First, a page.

Imagine Delightful Freshness


This is not quite the family room redo I had in mind. And frankly, I have Todd Oldham to blame. I bring home this book for the kids last week, thinking that over our 3 day weekend (Monday was no school) we could make some thing(s). Maybe weave a cool belt? Maybe make a duct tape bag? A Calder-esque mobile? You know…something small…maybe even usable…something cool.

I soon realized they had an entirely different project in mind. The kids wanted to build a “case place”, known to us laymen as a cardboard box house- the biggest project in the book actually.  Well, I said okay and stopped by our local Sears store, where they were more then willing to give me an empty refrigerator box.   I barely managed to stuff it (flattened) into our car and had to go straight home (why risk errands when I can’t see out of the left side of the car?)

I don’t have a camera lens to proper capture the size of this box. Big. Huge. You could easily fit 4 kids sitting side by side across it, and if they scooch in on their knees, their head will not be touching the top. Good lord, refrigerators are very big. As you can probably tell from the photos above, Emma’s side has built-in shelves (all her idea), a battery operated candle, and all that sensational tweener “ambiance” that I just adore about kids her age. Ian’s side is most definitely straight up agent headquarters/hideout/secret compartment, all strategically designed to confuse and fool the enemy. Inside, its divided by fabric thrown over a wooden dowel threaded through the center. I cut in folding windows (trimmed by the kids in green tape), hatch doors with handles on the top, and flap doors on the side.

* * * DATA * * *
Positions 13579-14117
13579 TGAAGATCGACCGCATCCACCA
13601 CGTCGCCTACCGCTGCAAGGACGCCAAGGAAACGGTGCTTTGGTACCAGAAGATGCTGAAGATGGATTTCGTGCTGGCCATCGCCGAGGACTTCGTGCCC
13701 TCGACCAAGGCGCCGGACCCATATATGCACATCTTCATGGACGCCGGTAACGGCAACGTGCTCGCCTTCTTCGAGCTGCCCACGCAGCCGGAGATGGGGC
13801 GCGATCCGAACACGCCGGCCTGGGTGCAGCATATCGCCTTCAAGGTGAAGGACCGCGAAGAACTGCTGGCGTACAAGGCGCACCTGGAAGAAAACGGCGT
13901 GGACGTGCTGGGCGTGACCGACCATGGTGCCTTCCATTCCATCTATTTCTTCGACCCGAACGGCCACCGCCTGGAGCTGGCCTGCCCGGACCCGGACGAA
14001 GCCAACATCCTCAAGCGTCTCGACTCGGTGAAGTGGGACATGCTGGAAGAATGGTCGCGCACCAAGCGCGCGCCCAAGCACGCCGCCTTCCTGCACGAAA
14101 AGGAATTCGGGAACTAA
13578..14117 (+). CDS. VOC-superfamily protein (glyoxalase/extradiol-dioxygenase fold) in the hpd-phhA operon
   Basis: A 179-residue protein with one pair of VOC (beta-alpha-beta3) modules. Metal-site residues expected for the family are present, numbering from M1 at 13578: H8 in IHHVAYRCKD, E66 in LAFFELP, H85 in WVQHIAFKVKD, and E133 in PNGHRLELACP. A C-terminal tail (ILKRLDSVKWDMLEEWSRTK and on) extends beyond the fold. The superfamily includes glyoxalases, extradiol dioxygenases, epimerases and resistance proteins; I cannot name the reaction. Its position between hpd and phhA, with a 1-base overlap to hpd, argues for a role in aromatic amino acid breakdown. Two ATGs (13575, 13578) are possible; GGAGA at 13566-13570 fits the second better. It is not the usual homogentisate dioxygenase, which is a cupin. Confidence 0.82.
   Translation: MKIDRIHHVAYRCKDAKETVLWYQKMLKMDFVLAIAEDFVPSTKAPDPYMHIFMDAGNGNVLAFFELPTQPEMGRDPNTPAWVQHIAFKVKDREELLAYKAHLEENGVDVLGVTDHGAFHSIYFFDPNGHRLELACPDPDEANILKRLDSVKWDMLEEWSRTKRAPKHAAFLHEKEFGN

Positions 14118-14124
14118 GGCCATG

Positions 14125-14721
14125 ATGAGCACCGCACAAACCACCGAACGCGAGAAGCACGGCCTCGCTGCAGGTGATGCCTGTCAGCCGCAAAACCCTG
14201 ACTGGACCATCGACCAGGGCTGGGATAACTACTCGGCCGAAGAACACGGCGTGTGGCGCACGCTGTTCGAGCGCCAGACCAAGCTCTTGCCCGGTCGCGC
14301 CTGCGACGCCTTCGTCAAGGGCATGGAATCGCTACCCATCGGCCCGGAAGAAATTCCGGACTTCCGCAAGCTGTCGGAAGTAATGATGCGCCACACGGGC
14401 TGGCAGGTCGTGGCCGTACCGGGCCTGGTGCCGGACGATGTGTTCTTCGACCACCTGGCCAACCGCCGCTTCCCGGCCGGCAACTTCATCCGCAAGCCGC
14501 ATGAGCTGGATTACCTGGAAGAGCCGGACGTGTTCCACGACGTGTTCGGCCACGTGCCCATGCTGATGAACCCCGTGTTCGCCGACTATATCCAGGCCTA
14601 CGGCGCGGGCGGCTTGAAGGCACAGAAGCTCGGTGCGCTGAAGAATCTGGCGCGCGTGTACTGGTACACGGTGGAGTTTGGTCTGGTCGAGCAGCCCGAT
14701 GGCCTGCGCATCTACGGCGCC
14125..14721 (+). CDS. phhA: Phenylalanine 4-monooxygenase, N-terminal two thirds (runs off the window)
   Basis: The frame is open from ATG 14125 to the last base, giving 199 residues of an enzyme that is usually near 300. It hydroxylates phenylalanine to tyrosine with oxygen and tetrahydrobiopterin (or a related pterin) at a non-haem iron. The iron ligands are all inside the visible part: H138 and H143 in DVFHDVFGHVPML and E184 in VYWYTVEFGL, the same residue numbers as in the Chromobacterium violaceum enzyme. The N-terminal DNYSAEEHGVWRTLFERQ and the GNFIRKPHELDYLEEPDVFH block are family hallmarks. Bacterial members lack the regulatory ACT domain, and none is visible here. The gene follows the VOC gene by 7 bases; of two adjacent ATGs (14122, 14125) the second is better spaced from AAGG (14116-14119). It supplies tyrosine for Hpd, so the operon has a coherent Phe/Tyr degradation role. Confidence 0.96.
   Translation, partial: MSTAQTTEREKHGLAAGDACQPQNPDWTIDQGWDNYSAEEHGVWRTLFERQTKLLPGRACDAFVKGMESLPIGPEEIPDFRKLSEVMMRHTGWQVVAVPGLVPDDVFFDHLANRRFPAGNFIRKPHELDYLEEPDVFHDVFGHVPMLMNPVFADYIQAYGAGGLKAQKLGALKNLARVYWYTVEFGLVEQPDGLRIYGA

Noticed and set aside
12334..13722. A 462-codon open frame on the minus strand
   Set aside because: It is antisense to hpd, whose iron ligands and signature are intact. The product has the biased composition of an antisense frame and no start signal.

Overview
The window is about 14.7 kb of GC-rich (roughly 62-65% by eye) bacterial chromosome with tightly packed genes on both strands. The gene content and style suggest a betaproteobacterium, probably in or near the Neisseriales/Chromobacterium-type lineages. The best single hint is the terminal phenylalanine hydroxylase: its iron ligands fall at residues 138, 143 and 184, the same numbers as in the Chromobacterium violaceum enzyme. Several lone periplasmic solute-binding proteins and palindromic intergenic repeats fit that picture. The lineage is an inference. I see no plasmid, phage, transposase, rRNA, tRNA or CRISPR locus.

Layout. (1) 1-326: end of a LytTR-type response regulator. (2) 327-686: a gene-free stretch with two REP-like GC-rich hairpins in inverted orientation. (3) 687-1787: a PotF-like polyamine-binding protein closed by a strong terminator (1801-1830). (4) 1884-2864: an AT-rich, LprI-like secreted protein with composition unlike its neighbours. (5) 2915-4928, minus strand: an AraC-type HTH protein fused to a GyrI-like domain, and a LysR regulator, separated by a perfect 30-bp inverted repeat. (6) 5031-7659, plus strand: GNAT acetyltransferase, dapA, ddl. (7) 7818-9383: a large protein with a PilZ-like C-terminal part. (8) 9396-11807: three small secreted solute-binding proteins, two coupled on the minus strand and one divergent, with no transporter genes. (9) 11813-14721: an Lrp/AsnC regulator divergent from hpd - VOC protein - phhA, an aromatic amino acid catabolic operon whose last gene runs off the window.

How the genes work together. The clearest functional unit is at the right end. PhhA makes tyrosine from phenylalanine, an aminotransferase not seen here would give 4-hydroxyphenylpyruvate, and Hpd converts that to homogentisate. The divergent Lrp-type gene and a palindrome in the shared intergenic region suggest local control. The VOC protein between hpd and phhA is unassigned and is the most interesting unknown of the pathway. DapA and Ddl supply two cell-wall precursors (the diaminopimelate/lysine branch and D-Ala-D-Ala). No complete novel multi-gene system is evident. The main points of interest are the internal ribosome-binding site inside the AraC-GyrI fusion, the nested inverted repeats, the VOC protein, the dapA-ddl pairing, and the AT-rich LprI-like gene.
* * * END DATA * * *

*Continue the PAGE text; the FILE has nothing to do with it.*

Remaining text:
“Imagine delightful freshness” it says on the side of the box facing us. Yes…yes…I am trying to imagine the delightful freshness I will feel when the kids tire of the box and this room gets new paint. Perhaps in spring.
Till then, they are having an absolute ball with this box. We now have a schedule of who will sleep in there on what night this weekend. They run to it after school.

About the book, Kid Made Modern. I *love* this book. Its not all that new, but after having it on my wishlist for probably a year, I had to have it. I love that it appeals to both my 11 year old crafty girl (she made the idea for a laptop case into a small stuffy), and my 8 year old non-crafty boy (I’ve been given a supply list from him, so exciting!). There’s something in it for both of them. The projects are wonderful. And there’s even a little mini-lesson in each project about some modern design icon. You know, so they can throw around names at bithday parties like Isamu Noguchi or Verner Panton.

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